As president, Rafsanjani was credited with spurring Iran's reconstruction following the 1980–88 war with Iraq.[26] Rafsanjani was popular with the upper and middle classes, partially due to his economic reforms during his tenure and his support for human rights (in comparison to the Khomeini years) which have been widely perceived as successful for the most part.[citation needed] However, his reconstruction efforts failed to reach the rural or war zones where they were most needed, leaving him unpopular with the majority of the rural, veteran, and working class populations.[citation needed] His reforms, despite attempting to curb the powers of the ultra-conservatives, failed to do so, and the Iranian Revolutionary Guards received increasing power from Khamenei during his presidency. He was also accused of corruption by both conservatives[27] and reformists,[28] and was known for tough crackdowns on dissent.[29]

Domestic policy

Rafsanjani advocated a free market economy. With the state's coffers full, Rafsanjani pursued an economic liberalization policy.[30] Rafsanjani's support for a deal with the United States over Iran's nuclear program and his free-market economic policies contrasted with Mahmoud Ahmadinejad and his allies, who advocate maintaining a hard line against Western intervention in the Middle East while pursuing a policy of economic redistribution to Iran's poor.[31] By espousing World Bank inspired structural adjustment policies, Rafsanjani desired a modern industrial-based economy integrated into the global economy.[32]

Rafsanjani urged universities to cooperate with industries. Turning to the quick pace of developments in today's world, he said that with "the world constantly changing, we should adjust ourselves to the conditions of our lifetime and make decisions according to present circumstances".[33] Among the projects he initiated are Islamic Azad University.[34][35]

Hashemi with some Iranian commanders of Iran-Iraq War

During his presidency, a period in which Rafsanjani is described by western media sources as having been the most powerful figure in Iran, people ordered executed by the judicial system of Iran included political dissidents, drug offenders, Communists, Kurds, Bahais, and even Islamic clerics.[36]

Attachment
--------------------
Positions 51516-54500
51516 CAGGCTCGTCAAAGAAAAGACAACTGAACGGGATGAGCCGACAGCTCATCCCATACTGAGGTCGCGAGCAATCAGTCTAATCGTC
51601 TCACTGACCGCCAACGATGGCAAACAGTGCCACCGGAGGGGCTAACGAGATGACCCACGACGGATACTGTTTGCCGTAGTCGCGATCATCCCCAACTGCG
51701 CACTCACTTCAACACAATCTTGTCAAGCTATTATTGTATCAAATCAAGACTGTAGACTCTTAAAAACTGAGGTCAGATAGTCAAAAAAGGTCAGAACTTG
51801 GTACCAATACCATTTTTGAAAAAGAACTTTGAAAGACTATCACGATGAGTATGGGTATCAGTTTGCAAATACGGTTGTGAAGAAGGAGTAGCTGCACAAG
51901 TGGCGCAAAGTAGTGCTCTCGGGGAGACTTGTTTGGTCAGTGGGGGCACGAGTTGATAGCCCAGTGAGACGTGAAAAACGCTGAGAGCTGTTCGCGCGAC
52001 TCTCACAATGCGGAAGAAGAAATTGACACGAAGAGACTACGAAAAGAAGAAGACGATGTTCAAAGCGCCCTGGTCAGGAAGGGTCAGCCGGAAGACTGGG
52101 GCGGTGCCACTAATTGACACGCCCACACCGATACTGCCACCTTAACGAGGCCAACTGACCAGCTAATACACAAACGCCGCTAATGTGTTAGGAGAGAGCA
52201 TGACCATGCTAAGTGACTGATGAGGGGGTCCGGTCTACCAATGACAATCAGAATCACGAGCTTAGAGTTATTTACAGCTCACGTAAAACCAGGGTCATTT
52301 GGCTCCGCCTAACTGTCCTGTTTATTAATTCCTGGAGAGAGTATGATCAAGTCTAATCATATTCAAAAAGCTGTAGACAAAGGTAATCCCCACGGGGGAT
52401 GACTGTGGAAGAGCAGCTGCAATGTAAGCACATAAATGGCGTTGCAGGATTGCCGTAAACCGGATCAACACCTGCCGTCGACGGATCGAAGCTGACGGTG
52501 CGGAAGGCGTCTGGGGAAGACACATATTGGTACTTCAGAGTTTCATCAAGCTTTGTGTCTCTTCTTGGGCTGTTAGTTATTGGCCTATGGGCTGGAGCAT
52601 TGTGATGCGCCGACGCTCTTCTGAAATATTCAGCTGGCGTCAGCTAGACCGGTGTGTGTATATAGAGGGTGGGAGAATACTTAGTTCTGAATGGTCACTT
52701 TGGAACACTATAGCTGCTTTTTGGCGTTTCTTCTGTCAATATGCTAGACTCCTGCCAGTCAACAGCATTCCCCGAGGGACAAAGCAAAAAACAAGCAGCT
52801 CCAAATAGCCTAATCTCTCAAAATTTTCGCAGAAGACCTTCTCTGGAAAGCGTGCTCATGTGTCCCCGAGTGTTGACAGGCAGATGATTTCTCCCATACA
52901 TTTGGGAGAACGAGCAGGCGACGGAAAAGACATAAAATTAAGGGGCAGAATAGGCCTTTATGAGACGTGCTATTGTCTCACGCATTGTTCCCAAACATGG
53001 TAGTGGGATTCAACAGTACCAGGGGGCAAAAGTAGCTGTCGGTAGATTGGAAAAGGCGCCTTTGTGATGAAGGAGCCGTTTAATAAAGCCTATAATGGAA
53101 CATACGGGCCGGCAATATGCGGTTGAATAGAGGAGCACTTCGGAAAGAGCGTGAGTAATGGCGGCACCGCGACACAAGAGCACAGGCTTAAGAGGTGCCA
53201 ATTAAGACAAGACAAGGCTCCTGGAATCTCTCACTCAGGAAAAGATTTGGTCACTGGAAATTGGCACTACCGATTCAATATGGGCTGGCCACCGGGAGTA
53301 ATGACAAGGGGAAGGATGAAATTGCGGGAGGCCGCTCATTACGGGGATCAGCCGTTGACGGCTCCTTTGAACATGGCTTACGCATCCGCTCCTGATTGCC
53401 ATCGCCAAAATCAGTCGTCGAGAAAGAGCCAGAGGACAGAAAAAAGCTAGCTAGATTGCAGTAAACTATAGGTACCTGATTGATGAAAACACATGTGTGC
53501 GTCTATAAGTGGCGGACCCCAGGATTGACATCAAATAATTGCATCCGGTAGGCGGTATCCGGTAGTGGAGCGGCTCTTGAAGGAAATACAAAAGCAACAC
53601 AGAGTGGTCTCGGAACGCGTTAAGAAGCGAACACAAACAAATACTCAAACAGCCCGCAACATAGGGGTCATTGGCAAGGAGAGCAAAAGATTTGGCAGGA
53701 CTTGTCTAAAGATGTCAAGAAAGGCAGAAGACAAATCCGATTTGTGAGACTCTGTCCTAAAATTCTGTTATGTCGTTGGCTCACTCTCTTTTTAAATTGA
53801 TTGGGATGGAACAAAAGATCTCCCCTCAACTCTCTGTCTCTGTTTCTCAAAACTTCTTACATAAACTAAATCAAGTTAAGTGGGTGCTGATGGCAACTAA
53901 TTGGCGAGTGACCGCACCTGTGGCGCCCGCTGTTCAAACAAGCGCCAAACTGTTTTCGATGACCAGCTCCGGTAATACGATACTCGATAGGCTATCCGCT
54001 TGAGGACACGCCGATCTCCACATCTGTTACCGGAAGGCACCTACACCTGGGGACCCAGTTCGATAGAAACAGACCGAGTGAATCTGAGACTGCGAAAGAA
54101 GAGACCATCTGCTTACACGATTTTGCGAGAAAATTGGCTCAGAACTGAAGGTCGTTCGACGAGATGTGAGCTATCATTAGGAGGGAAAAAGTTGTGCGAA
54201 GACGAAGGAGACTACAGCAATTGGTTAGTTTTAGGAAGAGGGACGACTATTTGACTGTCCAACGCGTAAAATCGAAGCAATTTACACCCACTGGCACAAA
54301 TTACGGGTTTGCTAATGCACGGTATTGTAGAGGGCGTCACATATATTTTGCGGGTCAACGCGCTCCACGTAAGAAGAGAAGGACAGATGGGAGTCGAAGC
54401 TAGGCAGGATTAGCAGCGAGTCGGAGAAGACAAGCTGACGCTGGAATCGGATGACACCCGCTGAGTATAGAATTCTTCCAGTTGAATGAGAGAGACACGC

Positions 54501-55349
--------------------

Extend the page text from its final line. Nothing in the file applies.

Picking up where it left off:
The Iranian Mojahedin were recognized as a terrorist organization by both the Iranian government as well as the United States CIA. Regarding the Mojahedin, Rafsanjani said (Ettela'at, 31 October 1981):

Rafsanjani also worked with Khamenei to maintain the stability of government after the death of Khomeini.[37]

Foreign Policy

Hashemi meeting with former United Nations Secretary General Kofi Annan

Following years of deterioration in foreign relations under Khomeini during the Iran-Iraq war, Rafsanjani sought to rebuild ties with Arab states[38] as well as with countries in Central Asia and the Caucasus, including Azerbaijan, Turkmenistan and Kazakhstan.[39] However, relations with European countries and the United States remained poor, even though Rafsanjani had a track record of handling difficult situations and defusing crises.[40]

He condemned both the United States and Iraq during the Persian Gulf War in 1991. After the war he strove to renew close ties with the West, although he refused to lift Khomeini's fatwa against the British author Salman Rushdie.[41]

Rafsanjani has said that Iran is ready to assist Iraq, "expecting nothing in return". On the other hand, he has said that "peace and stability" is a function of the "evacuation of the occupiers."[42]

Iran gave humanitarian help to the victims of the conflict. Iran sent truckloads of food and medicine to Iraq, and thousands of Kuwaiti refugees were given shelter in Iran.[43][page needed]

Rafsanjani voiced support to Prince Abdullah's peace initiative and to "everything the Palestinians agree to". He also stated that what he called "Iran's international interests" must take precedence over those of Iranian allies in Syria and Lebanon.[40]

Ayatollah Rafsanjani is a supporter of Iran's nuclear program. In 2007 Rafsanjani reiterated that the use of weapons of mass destruction was not part of the Islamic Republic culture. Rafsanjani said: "You [US and allies] are saying that you cannot trust Iran would not use its nuclear achievements in the military industries, but we are ready to give you full assurances in this respect."[44] According to The Economist, he is regarded by many Iranians "as the only person with the guile and clout to strike a deal with the West to end economic sanctions" imposed upon the country due to its nuclear program.[45]

Economy

During the presidential term of Rafsanjani GNP did not reach beyond the $1.500 mark. In fact, it remained below the needs of an average family. Also increasing the food prices was another economic situation in his term.[46]

After presidency

Hashemi supporters in the 2005 election

Post-presidency, Rafsanjani delivered a sermon at Tehran University in the summer of 1999 praising government use of force to suppress student demonstrations.[36]

In 2000, in the first election after the end of his presidency, Rafsanjani ran again for Parliament. In the Tehran contest, Rafsanjani came in 30th, or last, place. At first, he was not among the 30 representatives of Tehran elected, as announced by the Iranian Ministry of the Interior, but the Council of Guardians then ruled numerous ballots void, leading to accusations of ballot fraud in Rafsanjani's favor.[36] Rafsanjani thus became a Majlis representative, but resigned before being sworn in. He explained that he felt he was "able to serve the people better in other posts".[citation needed]